Parents who use elimination communication also use what is called a cue sound. This sound cues their baby that it is time to eliminate. Some parents make a “sss” or “shh” sound as their baby pees or poops.
Over time, your baby will connect elimination with the cue sound. As you potty train your baby, this cue sound will encourage elimination. Some babies will even make this sound back to you to let you know they need to go.
The cue sound isn’t meant to force your child to pee or poop on demand. Instead, it’s a cue to let your child know it’s time to go potty after they’ve already signaled you.
Common Mistakes With Elimination Communication
Most parents start with high hopes and the best of intentions when potty training their babies with elimination communication. However, there are a few common mistakes that can prevent success and cause frustration.
1. Assuming Diaper Free Means a Naked Baby
Your baby will not be naked forever. That’s just not realistic or fun for anyone in the household. Diaper-free means you aren’t reliant on diapers, not that you can never use them or that your baby needs to be naked.
Letting your baby constantly pee all over the floor will surely become discouraging (although if you’re willing to tolerate a bit more mess, the Naked Potty Training method is also very effective).
2. Going Back to Work Without a Plan
Many parents who return to work while practicing EC end up giving up. This is because they don’t have a solid place for part-time EC. Understanding that you don’t have to do it full time and staying consistent will help working parents.
3. Being Too Aggressive with Your Approach
Potty training can be a frustrating and challenging experience for many. Your child might soar through potty training like a straight-A student, or they might take longer and need more patience.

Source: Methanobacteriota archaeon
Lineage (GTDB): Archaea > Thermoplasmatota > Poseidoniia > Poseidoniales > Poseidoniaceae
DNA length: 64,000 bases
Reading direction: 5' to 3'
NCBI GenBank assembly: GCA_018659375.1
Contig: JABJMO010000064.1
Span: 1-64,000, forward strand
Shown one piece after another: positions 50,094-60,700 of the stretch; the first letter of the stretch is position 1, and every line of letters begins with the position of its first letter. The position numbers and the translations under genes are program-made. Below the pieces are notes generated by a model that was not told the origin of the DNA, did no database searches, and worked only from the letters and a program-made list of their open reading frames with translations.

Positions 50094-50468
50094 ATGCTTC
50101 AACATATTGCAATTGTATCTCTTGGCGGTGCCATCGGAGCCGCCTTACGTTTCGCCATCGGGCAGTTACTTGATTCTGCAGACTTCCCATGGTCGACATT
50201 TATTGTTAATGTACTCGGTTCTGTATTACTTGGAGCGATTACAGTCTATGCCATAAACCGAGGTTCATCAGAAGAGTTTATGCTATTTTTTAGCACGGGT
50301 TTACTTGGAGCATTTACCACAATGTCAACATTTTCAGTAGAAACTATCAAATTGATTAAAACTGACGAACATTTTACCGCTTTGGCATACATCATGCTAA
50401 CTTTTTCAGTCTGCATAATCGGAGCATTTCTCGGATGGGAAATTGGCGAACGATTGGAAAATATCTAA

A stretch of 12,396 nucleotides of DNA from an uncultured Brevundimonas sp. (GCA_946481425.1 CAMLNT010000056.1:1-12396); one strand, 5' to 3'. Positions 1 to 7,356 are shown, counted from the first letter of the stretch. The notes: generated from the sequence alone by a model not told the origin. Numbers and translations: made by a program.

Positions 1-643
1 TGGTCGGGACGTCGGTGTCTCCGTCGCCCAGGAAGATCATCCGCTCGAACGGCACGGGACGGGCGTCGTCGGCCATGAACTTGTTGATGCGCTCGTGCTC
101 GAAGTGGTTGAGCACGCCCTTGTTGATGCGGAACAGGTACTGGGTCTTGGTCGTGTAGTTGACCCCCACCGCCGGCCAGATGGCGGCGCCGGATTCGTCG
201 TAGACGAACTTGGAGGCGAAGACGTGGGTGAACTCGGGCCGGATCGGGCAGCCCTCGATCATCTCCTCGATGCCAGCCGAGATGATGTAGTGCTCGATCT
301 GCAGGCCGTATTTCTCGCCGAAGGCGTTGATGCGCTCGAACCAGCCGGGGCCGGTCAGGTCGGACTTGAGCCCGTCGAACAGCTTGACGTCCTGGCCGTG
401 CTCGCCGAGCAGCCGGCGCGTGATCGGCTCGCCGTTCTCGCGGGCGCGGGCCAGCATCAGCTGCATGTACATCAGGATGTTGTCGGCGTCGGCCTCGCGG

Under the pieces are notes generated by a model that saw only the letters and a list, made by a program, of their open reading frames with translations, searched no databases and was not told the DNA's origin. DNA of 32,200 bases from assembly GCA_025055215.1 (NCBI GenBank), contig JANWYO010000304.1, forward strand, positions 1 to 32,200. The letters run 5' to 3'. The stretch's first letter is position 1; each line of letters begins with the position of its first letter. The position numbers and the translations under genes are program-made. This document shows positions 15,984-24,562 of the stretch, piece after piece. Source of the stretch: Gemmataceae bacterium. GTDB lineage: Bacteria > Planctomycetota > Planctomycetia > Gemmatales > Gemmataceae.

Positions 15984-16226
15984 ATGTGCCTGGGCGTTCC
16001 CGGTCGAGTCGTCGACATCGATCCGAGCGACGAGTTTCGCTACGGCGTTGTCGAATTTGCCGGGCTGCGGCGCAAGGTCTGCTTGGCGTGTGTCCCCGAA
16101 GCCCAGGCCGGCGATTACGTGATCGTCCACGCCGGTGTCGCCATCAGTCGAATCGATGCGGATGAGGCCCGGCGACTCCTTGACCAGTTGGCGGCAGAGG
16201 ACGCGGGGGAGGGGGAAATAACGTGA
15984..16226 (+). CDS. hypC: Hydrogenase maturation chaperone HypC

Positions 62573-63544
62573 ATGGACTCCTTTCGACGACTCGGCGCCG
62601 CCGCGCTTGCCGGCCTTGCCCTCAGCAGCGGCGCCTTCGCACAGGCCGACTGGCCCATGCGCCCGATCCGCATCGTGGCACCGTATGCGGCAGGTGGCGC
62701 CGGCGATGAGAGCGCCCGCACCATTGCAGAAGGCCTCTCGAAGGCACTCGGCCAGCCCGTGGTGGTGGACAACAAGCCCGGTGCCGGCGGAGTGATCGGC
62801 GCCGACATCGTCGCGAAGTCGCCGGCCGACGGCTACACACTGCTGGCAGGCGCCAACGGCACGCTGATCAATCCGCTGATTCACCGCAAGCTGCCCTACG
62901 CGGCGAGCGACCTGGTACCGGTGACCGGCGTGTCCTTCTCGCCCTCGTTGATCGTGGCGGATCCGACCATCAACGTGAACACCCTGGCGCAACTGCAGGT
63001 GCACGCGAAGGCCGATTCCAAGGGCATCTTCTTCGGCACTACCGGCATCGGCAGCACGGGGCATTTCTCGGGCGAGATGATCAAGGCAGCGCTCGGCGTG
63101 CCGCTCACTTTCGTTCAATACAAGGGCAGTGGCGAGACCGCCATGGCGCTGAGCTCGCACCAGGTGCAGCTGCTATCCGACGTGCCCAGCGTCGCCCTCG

With elimination communication, it’s easy to become hyper-focused on this method and let your worth come from your success. When you become solely focused on EC and determined to make your child a baby potty-train star, you’ll likely experience more frustration than most.
Make sure you give yourself plenty of room for error. And remember that EC is not meant to be an all-consuming lifely. It’s meant to be liberating.
If you feel overwhelmed and frustrated, that’s a good indicator that it’s time to take a step back. You might find that you need to take some time off, or only practice EC part-time. That’s perfectly fine.
Elimination Communication Potty Training Best Practices
Here are some of the best practices that make elimination communication successful:
- Change wet or soiled diapers immediately.
- Think of diapers as backups, not as something you want your baby to eliminate waste in.
- Pay close attention during diaper-free time so you become in tune with your baby’s signals.
- Make it convenient by keeping a potty nearby and dressing your baby in clothes that are easy to remove.
- Don’t take long breaks from EC, if possible. You might lose your motivation and routine.
How do you hold a baby for elimination communication?
There are two common holds for babies using elimination communication. The first is a position where your baby’s back is against your stomach. Your hands will hold under their thighs and their bottom will dip down.
The second hold is a cradle hold. You’ll place your baby sideways with their head in the crook of your arm. With the other hand, hold their thighs up and place their bottom over the receptacle.
When is it too late to start elimination communication?
You can start elimination communication with babies starting at birth up to 18 months. After 18 months, other potty training methods will be more appropriate.
Can you do elimination communication with disposable diapers?
Yes, you can use disposable diapers with EC. Some parents use them to avoid messes with missed pee or poop. Other parents use disposable diapers alongside part-time elimination communication.
The choice is up to you. The ultimate goal is to break free from reliance on diapers and only use them as a safety net for misses.
How do you do elimination communication at night?
Practicing elimination communication at night should only be done if it will help everyone sleep better. If your baby is waking to be changed, then, by all means, let them use the potty at night. However, don’t feel like you need to wake your baby to practice EC at night.
Sleep is more important than potty training at night.